WASHINGTON — Barack Obama is leading Republican presidential rival John McCain in two battleground states, Florida and Ohio, where voters have more confidence in his ability to handle the troubled economy, a new Los Angeles Times/Bloomberg poll has found.
In Ohio, a state that has been battered for years by unemployment and plant closings, the Democrat is leading McCain, 49% to 40%, among people likely to vote.
In Florida, a state that was considered a likely win for Republicans not long ago, McCain is trailing, 50% to 43%.
In both states, Obama has opened commanding leads over McCain among women, young people, first-time voters, and blacks and other minorities.
McCain still is widely viewed as far better equipped than Obama to deal with terrorism and the war in Iraq. But voters in Ohio and Florida do not see those issues as paramount in light of the turmoil in the economy and on Wall Street.
The poll results undercut McCain's closing argument that Obama is no friend of working people such as Joe the Plumber -- the Ohio man who said he feared his taxes would rise if Obama were elected.
Among registered voters in Ohio, the survey found, Obama won support from 52% of white, working-class voters, compared with 38% for McCain. The poll defined "working class" as people with no college degree and a household income of less than $50,000.
"Barack Obama understands Joe the Plumber better than John McCain," said Theresa Riddle, a 48-year-old Republican in Springfield, Ohio, who participated in the survey and spoke in a follow-up interview. "When John McCain talks about the economy, he says nothing."
Others worry that Obama has too little experience to manage the far-reaching economic and financial crisis gripping the world.
"McCain's been in politics" for a long time, said Jerry Mills, a 40-year-old welder in Edgerton, Ohio, whose wife was just laid off. "Obama has been on one side of the city of Chicago. Going from Chicago to the entire U.S. is a big jump."
Still, Obama has apparently impressed more voters as having the temperament and personality to be president: Nearly 6 in 10 respondents in each state said the Democratic nominee was temperamentally better suited than McCain.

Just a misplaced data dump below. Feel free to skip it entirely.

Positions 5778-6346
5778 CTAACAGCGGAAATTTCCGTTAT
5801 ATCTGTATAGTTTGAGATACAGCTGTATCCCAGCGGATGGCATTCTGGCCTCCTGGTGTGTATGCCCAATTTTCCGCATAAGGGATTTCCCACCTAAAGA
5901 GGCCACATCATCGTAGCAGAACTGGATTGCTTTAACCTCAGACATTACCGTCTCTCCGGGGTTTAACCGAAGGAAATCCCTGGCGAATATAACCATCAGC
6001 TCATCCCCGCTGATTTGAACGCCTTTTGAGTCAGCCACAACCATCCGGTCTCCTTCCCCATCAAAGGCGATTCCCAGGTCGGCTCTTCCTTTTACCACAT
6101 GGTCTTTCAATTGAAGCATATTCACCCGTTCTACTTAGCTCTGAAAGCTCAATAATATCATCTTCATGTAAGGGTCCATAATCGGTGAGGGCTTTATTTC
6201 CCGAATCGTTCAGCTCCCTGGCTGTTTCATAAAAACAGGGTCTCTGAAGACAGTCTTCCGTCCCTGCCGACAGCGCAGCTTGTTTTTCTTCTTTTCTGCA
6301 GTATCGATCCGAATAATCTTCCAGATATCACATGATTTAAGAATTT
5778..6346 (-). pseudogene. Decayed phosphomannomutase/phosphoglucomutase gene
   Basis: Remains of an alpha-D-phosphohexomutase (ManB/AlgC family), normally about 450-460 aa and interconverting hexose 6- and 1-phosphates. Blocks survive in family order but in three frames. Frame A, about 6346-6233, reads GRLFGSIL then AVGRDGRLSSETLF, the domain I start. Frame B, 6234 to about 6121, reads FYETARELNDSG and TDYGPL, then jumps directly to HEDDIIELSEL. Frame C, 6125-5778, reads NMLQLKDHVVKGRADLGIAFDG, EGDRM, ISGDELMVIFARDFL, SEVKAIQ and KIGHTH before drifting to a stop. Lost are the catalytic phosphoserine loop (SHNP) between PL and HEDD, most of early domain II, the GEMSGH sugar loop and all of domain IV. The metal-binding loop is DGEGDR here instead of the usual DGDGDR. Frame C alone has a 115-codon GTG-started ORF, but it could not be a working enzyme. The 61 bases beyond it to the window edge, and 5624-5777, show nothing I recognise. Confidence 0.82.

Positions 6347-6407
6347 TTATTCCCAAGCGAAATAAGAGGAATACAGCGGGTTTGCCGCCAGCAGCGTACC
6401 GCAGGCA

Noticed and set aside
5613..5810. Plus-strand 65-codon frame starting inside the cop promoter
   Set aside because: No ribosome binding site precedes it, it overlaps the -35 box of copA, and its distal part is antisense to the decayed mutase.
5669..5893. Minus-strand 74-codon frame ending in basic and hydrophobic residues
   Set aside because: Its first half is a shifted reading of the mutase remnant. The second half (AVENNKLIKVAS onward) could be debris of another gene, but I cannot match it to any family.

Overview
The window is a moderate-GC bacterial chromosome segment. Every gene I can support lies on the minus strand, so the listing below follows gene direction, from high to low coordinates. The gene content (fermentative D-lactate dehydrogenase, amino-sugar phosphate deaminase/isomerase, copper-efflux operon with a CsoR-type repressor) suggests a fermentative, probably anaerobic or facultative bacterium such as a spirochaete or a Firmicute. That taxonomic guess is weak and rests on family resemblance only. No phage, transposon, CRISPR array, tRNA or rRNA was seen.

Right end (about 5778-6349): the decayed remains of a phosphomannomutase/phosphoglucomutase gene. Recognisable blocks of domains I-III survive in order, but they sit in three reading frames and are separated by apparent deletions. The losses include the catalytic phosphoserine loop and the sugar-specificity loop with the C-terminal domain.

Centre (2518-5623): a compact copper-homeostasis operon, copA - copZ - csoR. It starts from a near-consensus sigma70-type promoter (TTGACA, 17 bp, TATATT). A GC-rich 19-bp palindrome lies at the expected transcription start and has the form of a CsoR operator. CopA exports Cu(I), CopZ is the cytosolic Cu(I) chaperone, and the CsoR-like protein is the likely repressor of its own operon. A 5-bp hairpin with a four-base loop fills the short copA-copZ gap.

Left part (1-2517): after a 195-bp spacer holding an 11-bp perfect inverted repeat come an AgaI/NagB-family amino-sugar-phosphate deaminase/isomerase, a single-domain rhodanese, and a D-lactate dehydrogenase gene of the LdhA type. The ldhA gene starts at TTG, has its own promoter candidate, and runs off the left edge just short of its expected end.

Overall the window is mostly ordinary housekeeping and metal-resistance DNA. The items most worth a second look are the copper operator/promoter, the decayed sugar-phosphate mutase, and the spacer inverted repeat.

Both candidates have begun locking down some of their supporters in early voting in these two battlegrounds. Among poll respondents who already have voted in Ohio, Obama has a big lead: 57% to 35%. But McCain is slightly ahead in Florida among early-voting respondents, 49% to 45%.
The Times poll focused on Ohio and Florida because they are vote-rich states that have been closely contested and could decide the outcome of the presidential race. The two were pivotal to the outcome of the last two presidential contests: Florida, with its dramatic recount in 2000, was key to President Bush's election; in his 2004 reelection, Ohio put him over the top with a slim 51%-49% victory.
Unlike in the 2000 election, when Ralph Nader siphoned votes from Democrat Al Gore, third-party candidates are not likely to change the 2008 outcome in Florida and Ohio, the poll indicates.
When voters were asked how they would vote when presented with a five-candidate field -- including independent Nader, Libertarian Bob Barr and Green Party candidate Cynthia A. McKinney -- Obama still came out ahead of McCain, with his margin growing among Florida voters and shrinking in Ohio. McKinney and Barr are former members of Congress.
Gloom about the economy is pervasive in Ohio. Among registered voters polled, about 90% say the economy is doing badly, and that affects how they size up the candidates. Fully one-half of Ohio registered voters polled said that domestic issues such as the economy were most important in their choice of presidential candidate. Only 16% cited national security issues, which many see as McCain's strong suit. Ohio voters polled said they trusted Obama more than McCain to make the right decisions about the economy, 50% to 38%.
It is hard to measure the effect of Obama's race. In Florida, the poll indicates that he draws 43% of the white vote, about the same as Sen. John F. Kerry did in 2004. But in Ohio, the poll shows that Obama has a lower share of the white vote: 42% to Kerry's 47%.
Jerry Mills of Edgerton, in northwest Ohio, said that being African American hurts Obama in small towns. "There are no blacks in this part of the state," he said. "That's got to go against him."
What is more, Obama has been dogged by a rumor that he is Muslim. (Obama is Christian.) The poll indicated that 7% in each state believed he was Muslim. Nearly half of respondents in Ohio and 44% in Florida said they were not sure what his religion was.
Nonetheless, Obama is benefiting from the fact that voters say they are looking for a candidate who will bring change to Washington, even more than experience. Of those who gave priority to change, 8 in 10 respondents in both states were backing Obama.